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Red sequins
Gold sequins on a shoe

A sequin /ˈskwɪn/ is a small, shiny, disc-shaped bead used for decorative purposes. In earlier centuries, they were made from shiny metals. Today, sequins are most often made from plastic. They are available in a wide variety of colors and geometrical shapes. Sequins are commonly used on clothing, shoes, bags, jewelry and other accessories.

Sequins are also referred to as paillettes, spangles, or diamanté (also spelled diamante). Although the words sequins, paillettes and spangles can be used interchangeably, diamanté (literally ‘set with diamonds’) is both an adjective and a plural-only noun, which specifically refers to diamond-shaped sequins and can also be used to mean ‘artificial diamonds’, which serve the same purpose as sequins.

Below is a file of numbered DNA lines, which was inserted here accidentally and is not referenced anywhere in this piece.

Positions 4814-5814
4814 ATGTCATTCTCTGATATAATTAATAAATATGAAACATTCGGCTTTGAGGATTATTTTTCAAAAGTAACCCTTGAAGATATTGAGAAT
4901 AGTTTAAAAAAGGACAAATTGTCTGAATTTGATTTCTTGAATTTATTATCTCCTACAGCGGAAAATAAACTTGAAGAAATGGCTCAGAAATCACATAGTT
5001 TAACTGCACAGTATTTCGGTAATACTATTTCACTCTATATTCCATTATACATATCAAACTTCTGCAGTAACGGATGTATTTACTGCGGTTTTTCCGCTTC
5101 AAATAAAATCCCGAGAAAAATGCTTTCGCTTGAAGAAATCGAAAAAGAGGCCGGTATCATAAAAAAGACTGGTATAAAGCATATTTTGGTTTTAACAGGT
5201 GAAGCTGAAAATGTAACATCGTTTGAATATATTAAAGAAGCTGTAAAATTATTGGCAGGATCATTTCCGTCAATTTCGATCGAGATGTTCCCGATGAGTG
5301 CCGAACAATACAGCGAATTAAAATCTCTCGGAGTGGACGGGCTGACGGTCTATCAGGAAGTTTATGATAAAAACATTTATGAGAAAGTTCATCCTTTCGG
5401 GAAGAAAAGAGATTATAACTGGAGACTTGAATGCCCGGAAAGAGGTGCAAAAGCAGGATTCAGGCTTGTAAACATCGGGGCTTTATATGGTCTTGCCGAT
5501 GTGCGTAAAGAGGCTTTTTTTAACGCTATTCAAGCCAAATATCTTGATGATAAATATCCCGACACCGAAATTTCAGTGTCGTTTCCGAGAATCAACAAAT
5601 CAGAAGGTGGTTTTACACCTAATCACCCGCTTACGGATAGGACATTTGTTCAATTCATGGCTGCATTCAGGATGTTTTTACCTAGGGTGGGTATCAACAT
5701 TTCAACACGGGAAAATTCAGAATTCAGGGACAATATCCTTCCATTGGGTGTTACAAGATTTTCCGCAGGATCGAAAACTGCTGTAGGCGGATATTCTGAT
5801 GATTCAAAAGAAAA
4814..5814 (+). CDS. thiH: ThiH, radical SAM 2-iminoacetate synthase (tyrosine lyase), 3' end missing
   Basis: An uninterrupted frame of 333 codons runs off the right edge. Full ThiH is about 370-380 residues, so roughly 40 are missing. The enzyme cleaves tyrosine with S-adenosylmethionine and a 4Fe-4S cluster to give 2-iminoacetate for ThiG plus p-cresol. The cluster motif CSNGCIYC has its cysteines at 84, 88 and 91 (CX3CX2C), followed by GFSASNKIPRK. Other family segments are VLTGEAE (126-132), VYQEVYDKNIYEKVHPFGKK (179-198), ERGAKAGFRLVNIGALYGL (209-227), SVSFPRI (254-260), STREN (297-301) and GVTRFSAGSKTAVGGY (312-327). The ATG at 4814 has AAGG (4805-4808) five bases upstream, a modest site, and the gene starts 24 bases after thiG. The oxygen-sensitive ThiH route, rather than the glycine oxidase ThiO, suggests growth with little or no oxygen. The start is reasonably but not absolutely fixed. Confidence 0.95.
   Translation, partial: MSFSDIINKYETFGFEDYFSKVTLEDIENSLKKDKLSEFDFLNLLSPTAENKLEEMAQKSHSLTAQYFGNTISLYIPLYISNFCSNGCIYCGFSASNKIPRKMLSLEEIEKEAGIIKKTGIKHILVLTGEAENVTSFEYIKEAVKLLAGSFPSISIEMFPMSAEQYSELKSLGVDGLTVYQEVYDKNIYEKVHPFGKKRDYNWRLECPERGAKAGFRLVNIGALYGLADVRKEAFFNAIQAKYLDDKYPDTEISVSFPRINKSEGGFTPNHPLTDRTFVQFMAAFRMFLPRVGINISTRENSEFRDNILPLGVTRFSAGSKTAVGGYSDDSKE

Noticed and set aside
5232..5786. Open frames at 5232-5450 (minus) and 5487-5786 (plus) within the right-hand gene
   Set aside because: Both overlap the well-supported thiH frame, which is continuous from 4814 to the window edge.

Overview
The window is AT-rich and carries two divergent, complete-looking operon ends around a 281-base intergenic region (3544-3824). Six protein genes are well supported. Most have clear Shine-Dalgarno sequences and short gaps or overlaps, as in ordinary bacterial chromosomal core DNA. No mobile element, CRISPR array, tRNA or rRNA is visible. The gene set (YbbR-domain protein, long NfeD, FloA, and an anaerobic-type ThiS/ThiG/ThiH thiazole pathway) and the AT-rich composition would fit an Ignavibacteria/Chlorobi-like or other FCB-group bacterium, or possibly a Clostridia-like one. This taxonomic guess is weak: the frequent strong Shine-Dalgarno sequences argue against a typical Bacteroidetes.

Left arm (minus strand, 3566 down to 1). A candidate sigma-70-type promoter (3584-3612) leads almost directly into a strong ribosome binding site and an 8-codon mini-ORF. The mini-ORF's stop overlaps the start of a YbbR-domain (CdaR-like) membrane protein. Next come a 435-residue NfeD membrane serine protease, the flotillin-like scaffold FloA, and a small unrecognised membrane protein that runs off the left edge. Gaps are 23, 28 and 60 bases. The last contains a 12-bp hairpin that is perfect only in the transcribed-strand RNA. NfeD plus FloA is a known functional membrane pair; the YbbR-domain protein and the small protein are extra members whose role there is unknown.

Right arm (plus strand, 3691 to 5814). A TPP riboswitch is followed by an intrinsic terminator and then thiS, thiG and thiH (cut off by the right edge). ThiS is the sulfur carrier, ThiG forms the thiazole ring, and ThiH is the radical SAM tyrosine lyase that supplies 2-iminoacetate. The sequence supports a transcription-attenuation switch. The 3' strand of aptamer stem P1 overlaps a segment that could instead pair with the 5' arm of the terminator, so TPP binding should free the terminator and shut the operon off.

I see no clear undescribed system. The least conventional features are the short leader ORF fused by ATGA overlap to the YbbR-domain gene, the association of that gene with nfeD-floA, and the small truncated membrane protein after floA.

In costuming, sequins have a center hole, while spangles have the hole located at the top. Paillettes are typically very large and flat. Sequins may be stitched flat to the fabric, so they do not move, and are less likely to fall off; or they may be stitched at only one point, so they dangle and move easily, catching more light. Some sequins are made with multiple facets, to increase their reflective ability.


Pink sequin fabric

Evidence exists that gold sequins were being used as decoration on clothing or paraphernalia in the Indus Valley as early as 2500 BC, during the Kot Diji phase.[1]

The name "sequin" originates from the Venetian colloquial noun zecchino (Venetian pronunciation: [tseˈkino]), meaning a Venetian ducat coin, rendered into French as sequin [səkɛ̃]. The ducat stopped being minted after the Napoleonic invasion of Italy, and the name sequin was falling out of use in its original sense. It was then that the name was taken up in France to designate what it means today. The 19th century sequins were made of shiny metal.

Large spangles, fastened only at the top, have been used on billboards and other signage, particularly prior to the development of lighted and neon signs.

See also[edit]


  1. ^ "Kot Diji phase gold sequins". 2005. Retrieved 1 January 2018.

External links[edit]

  • Media related to Sequins at Wikimedia Commons
  • The dictionary definition of sequin at Wiktionary